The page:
Dr. Burstein Discusses Key Updates from the SOFT Trial

Harold Burstein, MD, PhD
Published: Friday, Dec 08, 2017



Harold Burstein, MD, PhD, medical oncologist, Dana-Farber Cancer Institute, discusses some key findings from the follow-up data from the SOFT trial.

The SOFT trial was examining the outcomes of adding ovarian suppression to tamoxifen and standard chemother in patients with hormone receptor (HR)-positive breast cancer. Long-term data were presented at the 2017 San Antonio Breast Cancer Symposium (SABCS) and, according to Burstein, there were three interesting key points.

First, the long-term follow-up showed that even the low-risk patient population saw clinical benefit with ovarian suppression. However, another key finding was discovering that the patient population that responds best to treatment, which is those who had a higher-risk disease. Overall, researchers see that there is an emerging survival benefit for patients who took ovarian-suppressing agents.

Findings like these are both encouraging and important, and should encourage young women to consider ovarian suppression as a part of their breast cancer treatment plan.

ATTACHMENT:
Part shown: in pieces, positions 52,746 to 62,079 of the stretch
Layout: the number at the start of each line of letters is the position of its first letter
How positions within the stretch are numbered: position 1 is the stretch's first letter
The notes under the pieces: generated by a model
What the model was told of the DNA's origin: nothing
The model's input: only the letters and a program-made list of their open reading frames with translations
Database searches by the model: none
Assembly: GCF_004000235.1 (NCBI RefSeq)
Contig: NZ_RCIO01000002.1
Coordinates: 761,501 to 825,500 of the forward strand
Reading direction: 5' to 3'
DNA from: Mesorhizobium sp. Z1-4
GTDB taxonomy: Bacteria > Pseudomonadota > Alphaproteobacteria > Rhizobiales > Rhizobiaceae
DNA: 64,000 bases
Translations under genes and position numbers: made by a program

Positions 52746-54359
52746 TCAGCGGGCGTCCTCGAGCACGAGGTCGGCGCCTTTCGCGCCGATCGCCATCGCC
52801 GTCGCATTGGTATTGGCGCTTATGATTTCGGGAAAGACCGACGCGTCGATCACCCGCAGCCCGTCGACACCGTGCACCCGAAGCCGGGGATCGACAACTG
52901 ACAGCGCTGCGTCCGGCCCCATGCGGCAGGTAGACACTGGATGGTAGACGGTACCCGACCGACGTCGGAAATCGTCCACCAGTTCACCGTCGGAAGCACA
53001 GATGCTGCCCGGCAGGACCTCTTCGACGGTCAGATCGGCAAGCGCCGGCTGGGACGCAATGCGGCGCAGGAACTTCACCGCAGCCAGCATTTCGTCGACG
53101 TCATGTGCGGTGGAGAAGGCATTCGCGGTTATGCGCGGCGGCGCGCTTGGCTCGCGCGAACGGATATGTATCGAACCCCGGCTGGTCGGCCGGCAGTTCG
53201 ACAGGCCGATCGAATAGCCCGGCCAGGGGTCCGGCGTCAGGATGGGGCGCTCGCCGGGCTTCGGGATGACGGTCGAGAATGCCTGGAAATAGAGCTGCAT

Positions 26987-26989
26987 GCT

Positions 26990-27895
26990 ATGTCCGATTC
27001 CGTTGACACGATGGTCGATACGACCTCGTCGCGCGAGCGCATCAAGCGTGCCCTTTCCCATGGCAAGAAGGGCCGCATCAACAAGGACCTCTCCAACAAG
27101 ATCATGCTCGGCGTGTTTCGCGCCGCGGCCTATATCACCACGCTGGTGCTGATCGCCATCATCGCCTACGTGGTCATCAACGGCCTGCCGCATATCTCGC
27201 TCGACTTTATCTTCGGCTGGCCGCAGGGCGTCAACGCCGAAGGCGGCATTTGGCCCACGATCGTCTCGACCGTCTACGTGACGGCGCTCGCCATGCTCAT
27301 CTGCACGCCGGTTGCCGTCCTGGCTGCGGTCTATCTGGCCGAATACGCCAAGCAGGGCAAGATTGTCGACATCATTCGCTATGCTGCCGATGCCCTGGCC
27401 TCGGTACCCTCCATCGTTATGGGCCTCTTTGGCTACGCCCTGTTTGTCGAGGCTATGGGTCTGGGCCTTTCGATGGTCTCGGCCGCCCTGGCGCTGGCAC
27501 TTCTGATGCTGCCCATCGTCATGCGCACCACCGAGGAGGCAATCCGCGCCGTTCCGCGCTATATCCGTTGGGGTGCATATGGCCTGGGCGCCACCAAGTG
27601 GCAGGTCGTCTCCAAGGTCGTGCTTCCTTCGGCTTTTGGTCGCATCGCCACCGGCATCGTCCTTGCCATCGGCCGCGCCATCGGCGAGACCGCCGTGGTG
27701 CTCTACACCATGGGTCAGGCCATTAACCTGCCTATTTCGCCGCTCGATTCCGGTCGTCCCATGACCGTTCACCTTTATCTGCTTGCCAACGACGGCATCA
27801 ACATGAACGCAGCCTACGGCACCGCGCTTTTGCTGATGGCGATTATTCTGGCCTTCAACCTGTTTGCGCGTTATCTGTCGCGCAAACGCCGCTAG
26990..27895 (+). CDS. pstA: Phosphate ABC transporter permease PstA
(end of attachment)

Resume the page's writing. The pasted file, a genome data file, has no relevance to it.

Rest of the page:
Harold Burstein, MD, PhD, medical oncologist, Dana-Farber Cancer Institute, discusses some key findings from the follow-up data from the SOFT trial.

The SOFT trial was examining the outcomes of adding ovarian suppression to tamoxifen and standard chemother in patients with hormone receptor (HR)-positive breast cancer. Long-term data were presented at the 2017 San Antonio Breast Cancer Symposium (SABCS) and, according to Burstein, there were three interesting key points.

First, the long-term follow-up showed that even the low-risk patient population saw clinical benefit with ovarian suppression. However, another key finding was discovering that the patient population that responds best to treatment, which is those who had a higher-risk disease. Overall, researchers see that there is an emerging survival benefit for patients who took ovarian-suppressing agents.

Findings like these are both encouraging and important, and should encourage young women to consider ovarian suppression as a part of their breast cancer treatment plan.

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